The trading of goods and services through the internet has changed the entire landscape that has unlocked the reach of business and consumers across the globe.
The proliferation of mobile devices with the development of applications linking buyers and sellers has further created opportunities for business to link with domestic as well as global customers.
According to a study conducted by the Organisation of Economic Cooperation and Development (OECD), in 2013 the estimated worth of e-commerce business-to-business transactions exceeded $15 trillion. Similarly, business-to-consumer transactions were estimated at $1.2 trillion and are growing rapidly, led by the Asia-Pacific region.
Development professionals are unanimous that e-commerce has the potential for creating economic opportunities for developing countries that would lead to sustainable development. There is compelling evidence that participation in e-commerce by business in developing countries provides opportunities for integrating with the global value chain, enhancing efficiency and lowers the transaction cost.
Read: No Amazon? No problem for Pakistan’s e-commerce pioneers
Pakistan, with a population of around 190 million, has also emerged on the radar of international companies that are exploring avenues to extend their scope by investing in e-commerce ventures. Local entrepreneurs are also coming forward and have developed online marketplaces to cater to the domestic market.
According to an estimate, the e-commerce market in Pakistan is worth $50 million and is expected to grow rapidly after the introduction of 3G telecom technology. At present, there are 15 million 3G and 4G users in the country.
In the e-commerce market overseas, the United States has emerged as a leader where companies such as Amazon, Ebay and Paypal have developed platforms that facilitate businesses to reach the global market. These platforms have enabled especially small businesses in developing countries extend their reach in international markets.
However, for businesses from Pakistan, there are barriers to entry. Amazon, Ebay and Paypal do not allow Pakistani merchants to use their services for selling goods.
Amazon.com, a Seattle-based company established in 1995, is a Fortune 500 company selling not only books but anything conceivable from apparel to industrial goods.
It has established an online marketplace where more than three million sellers from 89 countries have established online stores selling various items to customers in 185 countries and 480,000 cities. However, Amazon does not allow residents from Pakistan to sell in its marketplace.
EBay is another global giant in e-commerce business with a market capitalisation of $70 billion. It is also in the list of top 10 global retail brands.
It provides a digital platform to sellers from listed countries to sell goods through its website.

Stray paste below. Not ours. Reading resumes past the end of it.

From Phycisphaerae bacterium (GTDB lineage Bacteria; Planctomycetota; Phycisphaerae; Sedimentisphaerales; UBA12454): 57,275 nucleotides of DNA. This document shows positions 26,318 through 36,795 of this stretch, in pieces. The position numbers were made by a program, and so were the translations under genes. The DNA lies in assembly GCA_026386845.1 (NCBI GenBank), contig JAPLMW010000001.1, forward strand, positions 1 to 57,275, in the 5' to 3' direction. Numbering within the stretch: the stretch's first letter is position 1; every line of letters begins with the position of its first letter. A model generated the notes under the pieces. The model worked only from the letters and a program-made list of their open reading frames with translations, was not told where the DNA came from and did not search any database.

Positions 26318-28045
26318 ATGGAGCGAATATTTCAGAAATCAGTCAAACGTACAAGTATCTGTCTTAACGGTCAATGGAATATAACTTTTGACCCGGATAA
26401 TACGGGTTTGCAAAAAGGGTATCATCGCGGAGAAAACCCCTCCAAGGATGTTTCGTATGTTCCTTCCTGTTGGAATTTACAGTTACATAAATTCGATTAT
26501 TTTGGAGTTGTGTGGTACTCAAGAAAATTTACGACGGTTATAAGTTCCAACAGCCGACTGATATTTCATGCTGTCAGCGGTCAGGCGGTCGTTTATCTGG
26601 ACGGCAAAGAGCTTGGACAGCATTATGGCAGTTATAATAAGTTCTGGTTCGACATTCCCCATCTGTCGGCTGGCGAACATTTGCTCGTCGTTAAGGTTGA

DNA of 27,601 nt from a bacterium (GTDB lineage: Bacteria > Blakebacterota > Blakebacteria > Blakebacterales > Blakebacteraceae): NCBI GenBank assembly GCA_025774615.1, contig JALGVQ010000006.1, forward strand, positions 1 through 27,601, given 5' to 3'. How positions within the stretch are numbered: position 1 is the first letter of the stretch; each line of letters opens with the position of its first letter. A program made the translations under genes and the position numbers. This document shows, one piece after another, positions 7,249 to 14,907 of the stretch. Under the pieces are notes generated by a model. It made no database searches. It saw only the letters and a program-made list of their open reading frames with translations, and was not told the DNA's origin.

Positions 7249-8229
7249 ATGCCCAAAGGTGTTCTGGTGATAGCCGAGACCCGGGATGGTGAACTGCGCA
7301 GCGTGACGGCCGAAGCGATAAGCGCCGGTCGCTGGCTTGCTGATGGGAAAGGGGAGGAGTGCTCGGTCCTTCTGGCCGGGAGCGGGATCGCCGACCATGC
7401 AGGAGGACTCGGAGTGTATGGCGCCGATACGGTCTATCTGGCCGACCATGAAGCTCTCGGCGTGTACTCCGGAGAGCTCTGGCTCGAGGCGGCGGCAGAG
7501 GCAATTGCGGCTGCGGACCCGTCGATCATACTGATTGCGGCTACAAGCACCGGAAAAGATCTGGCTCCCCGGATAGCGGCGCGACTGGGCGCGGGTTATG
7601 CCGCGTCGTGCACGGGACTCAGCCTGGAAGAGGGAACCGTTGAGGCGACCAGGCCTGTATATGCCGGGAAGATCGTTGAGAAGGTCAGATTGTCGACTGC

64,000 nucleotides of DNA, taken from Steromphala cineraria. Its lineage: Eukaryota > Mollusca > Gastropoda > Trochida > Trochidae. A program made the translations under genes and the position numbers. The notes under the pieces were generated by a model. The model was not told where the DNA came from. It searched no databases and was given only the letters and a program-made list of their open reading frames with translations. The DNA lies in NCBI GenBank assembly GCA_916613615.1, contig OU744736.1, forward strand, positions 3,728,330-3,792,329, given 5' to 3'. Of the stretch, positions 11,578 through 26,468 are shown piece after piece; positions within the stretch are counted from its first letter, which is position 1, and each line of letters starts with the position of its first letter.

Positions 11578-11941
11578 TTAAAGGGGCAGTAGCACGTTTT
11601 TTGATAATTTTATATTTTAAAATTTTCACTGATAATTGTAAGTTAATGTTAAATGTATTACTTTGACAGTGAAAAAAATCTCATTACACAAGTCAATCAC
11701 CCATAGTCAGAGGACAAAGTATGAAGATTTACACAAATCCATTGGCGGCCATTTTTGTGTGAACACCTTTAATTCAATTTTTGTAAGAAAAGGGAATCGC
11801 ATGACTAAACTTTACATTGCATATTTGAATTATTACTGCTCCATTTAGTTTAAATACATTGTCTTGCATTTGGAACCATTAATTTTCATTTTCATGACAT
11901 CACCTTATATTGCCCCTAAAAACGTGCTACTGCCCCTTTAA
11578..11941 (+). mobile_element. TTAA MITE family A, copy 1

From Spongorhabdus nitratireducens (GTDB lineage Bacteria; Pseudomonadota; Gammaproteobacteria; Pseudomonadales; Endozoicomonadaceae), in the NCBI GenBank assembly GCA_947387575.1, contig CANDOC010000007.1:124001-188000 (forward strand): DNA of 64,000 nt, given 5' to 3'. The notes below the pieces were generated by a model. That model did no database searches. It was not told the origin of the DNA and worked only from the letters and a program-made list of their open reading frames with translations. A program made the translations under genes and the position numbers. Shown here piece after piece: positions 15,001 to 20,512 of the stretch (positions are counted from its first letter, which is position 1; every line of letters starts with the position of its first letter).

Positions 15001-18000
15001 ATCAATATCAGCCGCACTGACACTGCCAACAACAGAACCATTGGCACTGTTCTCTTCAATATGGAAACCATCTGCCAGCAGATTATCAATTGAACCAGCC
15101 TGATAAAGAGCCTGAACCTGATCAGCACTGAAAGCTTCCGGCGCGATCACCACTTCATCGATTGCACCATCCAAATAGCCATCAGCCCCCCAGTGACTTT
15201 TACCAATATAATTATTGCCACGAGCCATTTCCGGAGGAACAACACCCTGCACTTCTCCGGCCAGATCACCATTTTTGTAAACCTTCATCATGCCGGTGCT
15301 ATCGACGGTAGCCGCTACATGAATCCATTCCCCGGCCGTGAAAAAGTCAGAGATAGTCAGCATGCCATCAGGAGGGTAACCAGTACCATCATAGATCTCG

EBay has 25 million sellers with 157 million active buyers spread across 190 countries. The entry of Pakistani sellers on EBay is also restricted as EBay uses PayPal services for financial transactions. PayPal does not allow Pakistani residents to open an account to facilitate them in selling goods on EBay.
PayPal is one of the most important players in the global e-commerce market. It provides financial gateway for e-commerce transactions. PayPal, which was owned by EBay and is available in 190 markets and 24 currencies, does not allow Pakistani residents membership to its financial services.
Regarding trade in services, the situation for Pakistan is much better compared to trade in goods. Top global platforms and marketplaces for trade in services such as Odesk and FreeLancer.com allow Pakistani residents to sell services through their platform.
According to latest statistics, Pakistan has emerged as world’s fifth top freelance country where people are bidding for projects such as software development, code writing, computer graphics and content writing for clients around the globe. At Odesk, Pakistani freelancers successfully bid for projects with the total of 35 million hours in 2012.
It is evident that where Pakistani businesses have a level playing field and access to markets such as global platforms for freelancer services, they have been able to make their mark.
Read: Digital money: Paypal jumps 5.42% in first trades after spinoff
In the case of trade in goods, though it is encouraging that there is substantial local and foreign interest in e-commerce ventures for the domestic market, there are formidable barriers to entry in reaching the global market.
The barriers to entry for Pakistani business in global e-commerce platforms should be a cause of concern for the policy-makers. According to a recent OECD study, excluding countries like Pakistan from these platforms “may accentuate existing imbalances in e-commerce trade”.
The OECD advises developing countries such as Pakistan, which have immense potential to harness e-commerce but are constrained by the entry barriers, to devise a national e-commerce strategy taking on board all the relevant stakeholders.
The strategy should not only focus on the entry barriers, but also look into other constraints such as logistics, coverage of broadband internet and facilitation measures for cross-border e-commerce.
The writer is a civil servant with 20 years of experience in dealing with issues related to trade and development
Published in The Express Tribune, September 7th, 2015.
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